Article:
Brains and subjective memory

Apparently, we have different kinds of memory working in our brains. The Amygdala stores memories associated with emotional responses.  This little part of the brain is a giant of an influence on how we color our cognitive memories. Memory goes through a consolidation. So if you learn something, you remember it with a different part of your brain. As the memory becomes part of your mental terrain, the memory pattern itself consolidates. This involves other parts of the brain. The Amgydala can change the way your remember something that you have learned with a cool head.

This little notion of brain science helps me think about how brilliant minds (like people on the supreme court or creationist scientists) can reason and still be obviously subjective.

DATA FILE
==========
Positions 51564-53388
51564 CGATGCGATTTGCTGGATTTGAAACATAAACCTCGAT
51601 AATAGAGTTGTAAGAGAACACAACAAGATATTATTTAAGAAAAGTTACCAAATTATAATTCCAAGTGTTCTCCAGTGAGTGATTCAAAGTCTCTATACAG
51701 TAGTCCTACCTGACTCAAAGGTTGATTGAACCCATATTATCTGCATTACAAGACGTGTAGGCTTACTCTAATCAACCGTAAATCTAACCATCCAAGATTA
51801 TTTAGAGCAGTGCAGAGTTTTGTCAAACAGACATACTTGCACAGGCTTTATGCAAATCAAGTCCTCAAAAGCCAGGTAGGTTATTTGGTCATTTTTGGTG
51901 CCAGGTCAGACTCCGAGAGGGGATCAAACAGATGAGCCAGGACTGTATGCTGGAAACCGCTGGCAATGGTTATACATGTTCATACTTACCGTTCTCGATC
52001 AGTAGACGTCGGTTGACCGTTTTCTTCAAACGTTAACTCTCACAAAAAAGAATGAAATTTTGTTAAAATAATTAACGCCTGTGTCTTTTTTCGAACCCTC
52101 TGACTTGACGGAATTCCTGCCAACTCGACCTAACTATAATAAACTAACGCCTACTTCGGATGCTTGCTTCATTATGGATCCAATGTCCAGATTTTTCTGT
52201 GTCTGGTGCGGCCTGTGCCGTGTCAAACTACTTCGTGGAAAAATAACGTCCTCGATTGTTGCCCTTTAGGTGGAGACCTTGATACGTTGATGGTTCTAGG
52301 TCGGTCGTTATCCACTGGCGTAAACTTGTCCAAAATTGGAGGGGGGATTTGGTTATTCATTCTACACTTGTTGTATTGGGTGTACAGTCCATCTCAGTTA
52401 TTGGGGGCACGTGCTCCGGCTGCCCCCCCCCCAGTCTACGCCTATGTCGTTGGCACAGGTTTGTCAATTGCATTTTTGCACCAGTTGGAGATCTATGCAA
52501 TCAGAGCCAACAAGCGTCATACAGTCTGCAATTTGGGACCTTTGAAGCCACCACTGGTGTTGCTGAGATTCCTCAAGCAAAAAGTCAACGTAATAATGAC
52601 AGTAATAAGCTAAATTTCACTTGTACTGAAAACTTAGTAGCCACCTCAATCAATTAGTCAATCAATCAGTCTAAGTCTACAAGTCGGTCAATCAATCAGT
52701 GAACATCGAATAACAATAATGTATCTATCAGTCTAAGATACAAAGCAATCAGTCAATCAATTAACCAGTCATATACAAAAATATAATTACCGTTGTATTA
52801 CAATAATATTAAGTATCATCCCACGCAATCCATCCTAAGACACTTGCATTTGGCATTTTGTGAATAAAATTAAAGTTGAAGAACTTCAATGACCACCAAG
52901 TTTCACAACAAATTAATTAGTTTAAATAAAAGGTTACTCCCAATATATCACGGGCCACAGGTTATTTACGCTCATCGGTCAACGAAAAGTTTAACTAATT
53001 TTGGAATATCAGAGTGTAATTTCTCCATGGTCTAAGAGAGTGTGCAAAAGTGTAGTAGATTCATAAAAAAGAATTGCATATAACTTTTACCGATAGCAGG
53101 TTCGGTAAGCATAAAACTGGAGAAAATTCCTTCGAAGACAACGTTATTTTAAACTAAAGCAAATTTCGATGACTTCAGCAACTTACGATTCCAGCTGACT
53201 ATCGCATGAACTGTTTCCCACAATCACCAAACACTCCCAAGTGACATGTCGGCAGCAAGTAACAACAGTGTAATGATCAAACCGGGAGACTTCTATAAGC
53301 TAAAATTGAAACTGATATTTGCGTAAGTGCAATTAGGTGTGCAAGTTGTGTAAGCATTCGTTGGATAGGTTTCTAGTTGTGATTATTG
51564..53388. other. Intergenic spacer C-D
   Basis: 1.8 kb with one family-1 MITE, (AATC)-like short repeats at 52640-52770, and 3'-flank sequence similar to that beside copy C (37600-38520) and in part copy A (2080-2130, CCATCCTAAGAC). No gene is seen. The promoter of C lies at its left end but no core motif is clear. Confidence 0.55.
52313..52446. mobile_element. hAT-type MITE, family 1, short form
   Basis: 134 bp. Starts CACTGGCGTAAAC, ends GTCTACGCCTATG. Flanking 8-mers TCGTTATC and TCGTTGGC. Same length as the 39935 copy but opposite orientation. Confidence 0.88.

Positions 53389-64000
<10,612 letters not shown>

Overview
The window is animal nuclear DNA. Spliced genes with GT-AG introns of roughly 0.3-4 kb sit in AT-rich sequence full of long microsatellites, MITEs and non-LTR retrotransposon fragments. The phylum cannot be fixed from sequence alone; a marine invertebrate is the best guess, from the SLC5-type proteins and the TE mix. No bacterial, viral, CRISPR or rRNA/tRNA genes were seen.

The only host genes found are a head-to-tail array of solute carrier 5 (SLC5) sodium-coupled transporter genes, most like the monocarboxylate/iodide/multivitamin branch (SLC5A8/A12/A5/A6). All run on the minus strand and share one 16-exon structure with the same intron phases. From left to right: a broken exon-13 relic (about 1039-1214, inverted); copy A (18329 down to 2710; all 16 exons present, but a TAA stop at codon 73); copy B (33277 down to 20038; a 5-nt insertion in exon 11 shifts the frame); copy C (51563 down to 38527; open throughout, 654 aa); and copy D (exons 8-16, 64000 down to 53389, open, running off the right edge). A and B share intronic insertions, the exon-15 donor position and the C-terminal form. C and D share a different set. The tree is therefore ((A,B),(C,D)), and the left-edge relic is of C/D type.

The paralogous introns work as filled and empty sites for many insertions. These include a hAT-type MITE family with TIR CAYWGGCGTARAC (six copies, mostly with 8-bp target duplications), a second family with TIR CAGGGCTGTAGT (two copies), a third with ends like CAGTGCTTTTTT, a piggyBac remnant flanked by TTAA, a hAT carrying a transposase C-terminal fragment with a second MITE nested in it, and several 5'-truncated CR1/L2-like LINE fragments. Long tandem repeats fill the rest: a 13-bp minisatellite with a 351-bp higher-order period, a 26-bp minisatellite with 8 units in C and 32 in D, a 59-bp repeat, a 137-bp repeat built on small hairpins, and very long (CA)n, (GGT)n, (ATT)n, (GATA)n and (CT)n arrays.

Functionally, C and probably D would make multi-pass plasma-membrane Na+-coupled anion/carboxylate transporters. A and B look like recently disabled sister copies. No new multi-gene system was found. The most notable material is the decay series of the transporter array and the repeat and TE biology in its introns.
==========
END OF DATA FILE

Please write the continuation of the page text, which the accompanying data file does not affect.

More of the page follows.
The BBC has a cool interactive brain map online.

The first chapter of Gore’s “The Assault on Reason” is called “The Politics of Fear.” In it, Gore talks about brains, memory and fear responses. That’s what got me poking around and thinking about this.

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